You see her today.


    Yeah, she came down askin’ for directions to the nearest bar. I told her to head out to a place on 61.

    Ellis digests this. They turn to leave.


    Wait a second, are ya’ll the little bastards tryin’ to sell fish to the guests?

    They’re already out the door.

    The clerk is referring to the scene where the boys went door-to-door with a cooler-box full of frozen fish looking for Juniper, the same girl mentioned here.

    The reason I liked this moment so much is because the clerk’s last comment serves no purpose in the story, but is both absolutely in keeping with the world that the story takes place in and a great exit from the scene.

    Being mindful of the world around your story and the people that inhabit it opens up doors for you. They’re not just useful for transitions either, you can also use them to perk up moments where you feel your plot is lagging. If there’s a subplot or character that you haven’t visited in your story for a while, take a look around your scene and see if there are any ‘world elements’ that can bring them back to the forefront.

    For example, in the story of Mud, the clerk could have offered some tidbit about the relationship between Neckbone and the uncle who raises him, Galen. Maybe the clerk had seen Galen perform with a band before Neckbone came along and asks Neckbone if they ever had any success. Maybe Galen gave up that dream and dives the river so he could take care of Neckbone. This is just brainstorming obviously, but you can see how a random encounter can serve to explore that relationship.

    In summation

    Though the screenplay format has many rules, there is room enough for individual styles of writing and finding yours is important. If you’re going to ramp up the stakes of your story, your characters need to be motivated to stick with it as things get worse. Naming characters to simplify scene description is fine, as long as you don’t have to interrupt the action to re-introduce them. Be mindful of the world your story takes place in, it could offer you opportunities for transitions, to refresh a sub-plot or to give a new spin to a character.

  • Captivated by the Prisoners script

    Spoilers ahead.

    Scriptic Clues is intended as an educational site, not a collection of reviews. Like a good student, I’m going to expect that you’ve come prepared; all of my analyses will assume that you’ve seen the film already. If you haven’t, or the film isn’t fresh in your memory, I strongly recommend you go and watch it first to get the most out of this site.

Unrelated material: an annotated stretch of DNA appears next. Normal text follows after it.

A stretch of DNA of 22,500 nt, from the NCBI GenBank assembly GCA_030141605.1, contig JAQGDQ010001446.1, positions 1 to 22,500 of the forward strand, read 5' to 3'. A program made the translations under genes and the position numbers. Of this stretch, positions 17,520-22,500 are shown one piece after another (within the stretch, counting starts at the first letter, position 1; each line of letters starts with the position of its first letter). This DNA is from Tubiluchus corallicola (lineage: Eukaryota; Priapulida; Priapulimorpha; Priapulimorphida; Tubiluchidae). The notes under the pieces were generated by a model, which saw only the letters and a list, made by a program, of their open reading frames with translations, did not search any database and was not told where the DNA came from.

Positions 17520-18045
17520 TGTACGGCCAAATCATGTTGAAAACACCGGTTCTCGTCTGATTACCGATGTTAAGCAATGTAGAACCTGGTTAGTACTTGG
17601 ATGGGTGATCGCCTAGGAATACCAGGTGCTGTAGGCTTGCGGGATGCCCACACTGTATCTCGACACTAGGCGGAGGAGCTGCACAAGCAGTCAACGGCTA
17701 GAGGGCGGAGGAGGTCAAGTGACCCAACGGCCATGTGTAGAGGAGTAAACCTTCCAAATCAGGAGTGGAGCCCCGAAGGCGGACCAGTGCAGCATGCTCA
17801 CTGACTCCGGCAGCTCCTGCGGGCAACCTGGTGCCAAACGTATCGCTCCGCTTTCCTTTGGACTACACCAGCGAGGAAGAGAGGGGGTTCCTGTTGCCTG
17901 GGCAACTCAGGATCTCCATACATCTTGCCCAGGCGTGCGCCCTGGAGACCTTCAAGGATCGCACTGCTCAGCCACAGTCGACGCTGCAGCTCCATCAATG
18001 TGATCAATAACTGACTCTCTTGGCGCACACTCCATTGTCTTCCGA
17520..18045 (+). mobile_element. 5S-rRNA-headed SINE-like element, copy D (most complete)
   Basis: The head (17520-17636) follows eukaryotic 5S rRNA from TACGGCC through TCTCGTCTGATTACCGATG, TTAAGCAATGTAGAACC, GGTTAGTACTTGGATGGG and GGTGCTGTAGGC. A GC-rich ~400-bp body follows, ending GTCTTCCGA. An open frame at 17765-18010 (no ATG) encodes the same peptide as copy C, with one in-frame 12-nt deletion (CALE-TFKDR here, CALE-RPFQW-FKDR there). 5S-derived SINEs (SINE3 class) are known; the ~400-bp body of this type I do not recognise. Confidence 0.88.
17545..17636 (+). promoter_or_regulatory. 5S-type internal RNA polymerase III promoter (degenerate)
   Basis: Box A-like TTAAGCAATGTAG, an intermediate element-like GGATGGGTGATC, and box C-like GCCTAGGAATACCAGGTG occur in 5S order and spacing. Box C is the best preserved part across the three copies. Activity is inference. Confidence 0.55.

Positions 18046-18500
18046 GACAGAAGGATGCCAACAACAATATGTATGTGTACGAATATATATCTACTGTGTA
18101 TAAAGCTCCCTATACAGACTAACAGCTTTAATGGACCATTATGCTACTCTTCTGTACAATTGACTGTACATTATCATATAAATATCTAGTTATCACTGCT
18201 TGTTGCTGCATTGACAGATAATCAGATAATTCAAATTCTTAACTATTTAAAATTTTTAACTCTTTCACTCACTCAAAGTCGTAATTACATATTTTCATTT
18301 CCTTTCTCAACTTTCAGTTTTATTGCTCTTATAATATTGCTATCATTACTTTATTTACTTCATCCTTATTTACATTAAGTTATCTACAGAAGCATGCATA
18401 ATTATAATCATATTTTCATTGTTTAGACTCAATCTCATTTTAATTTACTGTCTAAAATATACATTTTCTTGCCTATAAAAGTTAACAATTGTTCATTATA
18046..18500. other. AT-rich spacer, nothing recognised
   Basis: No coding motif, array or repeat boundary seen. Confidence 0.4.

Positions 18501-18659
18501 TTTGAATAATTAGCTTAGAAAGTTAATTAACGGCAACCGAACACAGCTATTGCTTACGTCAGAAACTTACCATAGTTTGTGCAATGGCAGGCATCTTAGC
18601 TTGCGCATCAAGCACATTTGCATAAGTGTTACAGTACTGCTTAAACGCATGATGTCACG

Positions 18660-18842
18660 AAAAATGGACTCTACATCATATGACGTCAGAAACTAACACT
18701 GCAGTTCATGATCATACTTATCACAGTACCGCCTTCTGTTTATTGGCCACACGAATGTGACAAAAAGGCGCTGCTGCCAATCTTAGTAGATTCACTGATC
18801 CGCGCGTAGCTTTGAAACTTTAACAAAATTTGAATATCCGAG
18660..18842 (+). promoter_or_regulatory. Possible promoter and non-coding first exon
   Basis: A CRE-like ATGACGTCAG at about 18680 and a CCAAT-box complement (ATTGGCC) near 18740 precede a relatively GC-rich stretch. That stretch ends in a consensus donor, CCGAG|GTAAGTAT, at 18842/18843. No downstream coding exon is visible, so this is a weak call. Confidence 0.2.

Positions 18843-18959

Buy from Amazon


    Why I chose this script

    Much like The Place Beyond the Pines, I wanted to look into the Prisoners script because I thought I missed something about symbolism and religion. But, unlike The Place Beyond the Pines, the Prisoners script was an absolute pleasure to read. Possibly even more so than any other screenplay I’ve read for this site.

    All of my original questions about the story went out the window and I just sat and enjoyed a great piece of writing from Aaron Guzikowski. So let’s take a look at what we can purloin to make our own screenplays as good.

    Of characters and change

    Let me knock this first point out of the park before I get onto something meatier. If you want to see a great example of showing character development in a story, grab the Prisoners script and take a look at Keller’s (Jackman) attitude towards religion.

    It starts on page one, where we see his go-to in car entertainment:


    Keller drives. Ralph sits in the passenger seat. The Everyday Testament is playing while Keller talks over it.

    So we know from the outset, Keller is a religious man, though it’s not overtly mentioned. Guzikowski takes another chance to highlight this visually when Keller pauses for a moment, looking at the toothbrush of his (by now) kidnapped daughter:


    Keller splashes water on his face. A little gold crucifix hangs around his neck.

    His eyes drift to the toothbrush holder. The little toothbrush with the cartoon character on it.

    But as the strain of the situation starts to wear on Keller, his faith begins to chip. First we notice it in his language when he takes the lord’s name in vain:


    You sure you heard him right?


    Jesus Christ — you think I’m making this up?

    Loki observes Keller’s hands are shaking…

    Then he starts creating justifications for his actions which don’t rhyme with his beliefs. When Franklin (Howard) questions Keller on his treatment of Alex (Danes), Keller feels no compulsion to do unto his neighbor…